We must not allow the government or out of state interests to deprive our teachers of the right to due process that has been well established for over a century and is rooted in both the Georgia and US Constitution.

Teachers, parents, and communities must demand accountability and transparency in order to preserve public education from becoming slowly destroyed.

September 26, 2014

Good Georgia Civil Rights Lawyer Represents Transgender Woman Whose Rapist Was Purposefully Placed In Her Cell

Published on today's front page at Buzzfeed an article on our courageous client Ms. Zahara Green.

Civil rights attorney Mr. Mario Williams is representing Ms. Green who was admitted into special security/protective custody because a violent rapist, child molester, high profile gang member repeatedly targeted her for sexual assault. Then Georgia Dept of Corrections' guards purposefully allowed him to enter and let loose in her solitary, protective cell for nearly 24 hours in spite of security checks every 30 minutes. Ms. Green is exceedingly brave and seeks justice for what has been done.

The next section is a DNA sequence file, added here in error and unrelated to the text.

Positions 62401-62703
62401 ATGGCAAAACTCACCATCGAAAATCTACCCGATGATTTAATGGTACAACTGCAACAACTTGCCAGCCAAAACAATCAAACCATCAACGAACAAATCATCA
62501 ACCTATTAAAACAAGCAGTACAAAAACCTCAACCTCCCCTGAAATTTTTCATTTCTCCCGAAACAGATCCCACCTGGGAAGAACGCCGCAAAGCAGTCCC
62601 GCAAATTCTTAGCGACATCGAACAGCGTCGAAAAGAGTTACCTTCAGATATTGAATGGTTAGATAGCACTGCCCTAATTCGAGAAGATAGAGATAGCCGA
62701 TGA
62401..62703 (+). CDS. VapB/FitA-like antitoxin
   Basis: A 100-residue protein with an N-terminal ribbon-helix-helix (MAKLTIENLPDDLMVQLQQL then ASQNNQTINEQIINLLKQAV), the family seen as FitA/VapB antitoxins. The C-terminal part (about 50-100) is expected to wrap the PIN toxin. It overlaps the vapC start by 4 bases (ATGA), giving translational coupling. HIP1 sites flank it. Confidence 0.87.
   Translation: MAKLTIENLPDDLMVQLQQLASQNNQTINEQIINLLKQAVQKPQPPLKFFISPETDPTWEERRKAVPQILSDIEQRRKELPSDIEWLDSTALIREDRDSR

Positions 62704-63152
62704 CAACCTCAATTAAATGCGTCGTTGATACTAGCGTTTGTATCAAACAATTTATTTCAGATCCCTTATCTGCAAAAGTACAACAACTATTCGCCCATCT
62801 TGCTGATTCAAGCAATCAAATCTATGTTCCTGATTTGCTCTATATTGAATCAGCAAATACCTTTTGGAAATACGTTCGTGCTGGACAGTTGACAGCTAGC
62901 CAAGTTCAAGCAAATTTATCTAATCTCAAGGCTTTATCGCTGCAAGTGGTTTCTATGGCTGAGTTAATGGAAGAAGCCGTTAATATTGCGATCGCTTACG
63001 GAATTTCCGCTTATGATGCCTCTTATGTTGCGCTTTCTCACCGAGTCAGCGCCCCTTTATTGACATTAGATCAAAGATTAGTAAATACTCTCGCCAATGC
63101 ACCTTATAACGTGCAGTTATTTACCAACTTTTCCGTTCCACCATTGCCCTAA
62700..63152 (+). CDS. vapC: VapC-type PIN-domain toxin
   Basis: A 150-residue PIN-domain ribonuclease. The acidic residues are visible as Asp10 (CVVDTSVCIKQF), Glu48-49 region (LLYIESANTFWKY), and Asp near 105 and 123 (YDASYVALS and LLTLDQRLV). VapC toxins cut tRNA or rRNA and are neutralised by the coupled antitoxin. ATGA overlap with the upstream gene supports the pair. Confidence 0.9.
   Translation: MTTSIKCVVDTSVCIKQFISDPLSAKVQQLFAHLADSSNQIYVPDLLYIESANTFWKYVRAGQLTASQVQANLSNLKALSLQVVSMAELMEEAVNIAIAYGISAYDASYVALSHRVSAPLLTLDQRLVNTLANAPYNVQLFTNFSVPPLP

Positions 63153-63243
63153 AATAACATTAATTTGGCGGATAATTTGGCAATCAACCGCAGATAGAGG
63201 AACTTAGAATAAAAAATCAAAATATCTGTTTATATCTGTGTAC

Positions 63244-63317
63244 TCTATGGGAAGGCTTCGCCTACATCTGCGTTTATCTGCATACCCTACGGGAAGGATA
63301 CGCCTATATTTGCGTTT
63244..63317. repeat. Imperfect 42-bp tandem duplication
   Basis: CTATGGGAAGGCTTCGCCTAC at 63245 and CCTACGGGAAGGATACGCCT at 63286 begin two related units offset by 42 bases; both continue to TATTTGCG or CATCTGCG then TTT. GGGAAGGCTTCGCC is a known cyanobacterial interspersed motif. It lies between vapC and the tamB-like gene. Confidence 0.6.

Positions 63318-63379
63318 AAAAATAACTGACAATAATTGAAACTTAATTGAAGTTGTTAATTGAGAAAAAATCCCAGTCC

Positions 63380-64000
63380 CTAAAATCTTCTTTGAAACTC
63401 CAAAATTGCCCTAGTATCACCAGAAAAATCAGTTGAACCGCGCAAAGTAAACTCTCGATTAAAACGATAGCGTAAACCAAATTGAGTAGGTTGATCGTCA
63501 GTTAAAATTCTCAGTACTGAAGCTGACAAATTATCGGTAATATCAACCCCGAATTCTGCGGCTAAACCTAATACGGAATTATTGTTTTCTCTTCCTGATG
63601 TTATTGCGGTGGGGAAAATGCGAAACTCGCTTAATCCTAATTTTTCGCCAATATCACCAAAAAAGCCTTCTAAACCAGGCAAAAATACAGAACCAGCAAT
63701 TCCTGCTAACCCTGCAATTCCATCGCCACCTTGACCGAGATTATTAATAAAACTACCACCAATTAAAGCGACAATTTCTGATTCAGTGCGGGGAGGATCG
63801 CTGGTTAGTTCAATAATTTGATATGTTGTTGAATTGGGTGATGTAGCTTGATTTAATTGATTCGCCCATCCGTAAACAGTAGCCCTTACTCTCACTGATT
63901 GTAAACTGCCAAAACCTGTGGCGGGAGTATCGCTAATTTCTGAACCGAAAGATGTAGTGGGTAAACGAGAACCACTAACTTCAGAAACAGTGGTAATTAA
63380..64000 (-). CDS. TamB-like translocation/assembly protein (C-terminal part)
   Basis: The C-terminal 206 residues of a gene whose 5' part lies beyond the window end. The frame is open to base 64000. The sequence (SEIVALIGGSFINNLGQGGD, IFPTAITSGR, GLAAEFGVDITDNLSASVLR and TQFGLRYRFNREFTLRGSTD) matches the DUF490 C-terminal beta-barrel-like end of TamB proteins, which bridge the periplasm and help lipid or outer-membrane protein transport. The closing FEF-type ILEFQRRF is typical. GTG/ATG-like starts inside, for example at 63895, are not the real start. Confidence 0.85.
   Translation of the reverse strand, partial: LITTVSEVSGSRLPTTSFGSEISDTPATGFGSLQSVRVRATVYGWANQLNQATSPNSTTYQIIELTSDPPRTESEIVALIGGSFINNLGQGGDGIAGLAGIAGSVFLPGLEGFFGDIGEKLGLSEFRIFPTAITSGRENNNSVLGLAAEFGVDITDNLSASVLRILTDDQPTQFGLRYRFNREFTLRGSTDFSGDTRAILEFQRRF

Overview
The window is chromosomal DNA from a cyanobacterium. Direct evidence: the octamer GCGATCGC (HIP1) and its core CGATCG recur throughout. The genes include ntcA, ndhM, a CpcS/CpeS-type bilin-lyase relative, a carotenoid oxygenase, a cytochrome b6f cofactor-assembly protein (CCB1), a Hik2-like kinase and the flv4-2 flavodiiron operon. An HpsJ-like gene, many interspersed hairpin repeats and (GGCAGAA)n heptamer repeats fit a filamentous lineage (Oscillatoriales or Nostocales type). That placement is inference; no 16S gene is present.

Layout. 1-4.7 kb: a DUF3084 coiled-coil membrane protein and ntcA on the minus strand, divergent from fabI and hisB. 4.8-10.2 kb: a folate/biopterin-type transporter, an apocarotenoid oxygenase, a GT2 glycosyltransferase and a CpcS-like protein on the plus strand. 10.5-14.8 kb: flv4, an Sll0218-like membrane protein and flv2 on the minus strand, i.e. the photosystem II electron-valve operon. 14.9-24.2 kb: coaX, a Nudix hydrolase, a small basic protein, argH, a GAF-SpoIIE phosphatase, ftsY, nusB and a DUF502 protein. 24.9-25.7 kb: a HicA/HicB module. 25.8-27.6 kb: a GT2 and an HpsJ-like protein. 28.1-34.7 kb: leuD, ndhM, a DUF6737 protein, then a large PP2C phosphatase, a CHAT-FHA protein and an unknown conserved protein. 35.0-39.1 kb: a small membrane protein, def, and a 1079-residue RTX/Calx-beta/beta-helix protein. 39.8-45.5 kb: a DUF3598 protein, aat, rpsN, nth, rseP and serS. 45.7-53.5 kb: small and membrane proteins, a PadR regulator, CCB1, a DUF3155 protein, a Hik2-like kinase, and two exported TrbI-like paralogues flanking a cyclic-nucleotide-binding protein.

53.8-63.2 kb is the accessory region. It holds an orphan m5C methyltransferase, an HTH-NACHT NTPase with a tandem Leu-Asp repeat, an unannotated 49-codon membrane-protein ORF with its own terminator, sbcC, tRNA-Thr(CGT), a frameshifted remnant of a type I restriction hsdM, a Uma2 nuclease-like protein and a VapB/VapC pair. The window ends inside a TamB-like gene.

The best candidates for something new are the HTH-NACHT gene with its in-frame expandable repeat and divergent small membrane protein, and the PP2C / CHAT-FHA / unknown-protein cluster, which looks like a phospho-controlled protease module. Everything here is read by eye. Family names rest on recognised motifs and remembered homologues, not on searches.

To read more on the story, click here.


July 31, 2014

Mario Williams Argues Before The Eleventh Circuit First Amendment Retaliation Against The Georgia Department of Corrections Wardens/Commissioners

Today the Daily Report featured an article on Mr. Mario Williams' oral argument before the Eleventh Circuit Court of Appeals. Mr. Williams represents Delma Jackson, a woman who was retaliated against by the Department of Corrections wardens and commissioners and given indefinite denial of visitation to her spouse as a result of her alleged involvement at a rally at the state Capitol concerning the prison strike held to protest prison abuse.

The District Court held the defendants were not entitled to qualified immunity for denying Jackson visitation rights after her husband discontinued his hunger strike. The judge declared that at some point the threat of any strike-related disruption disappeared.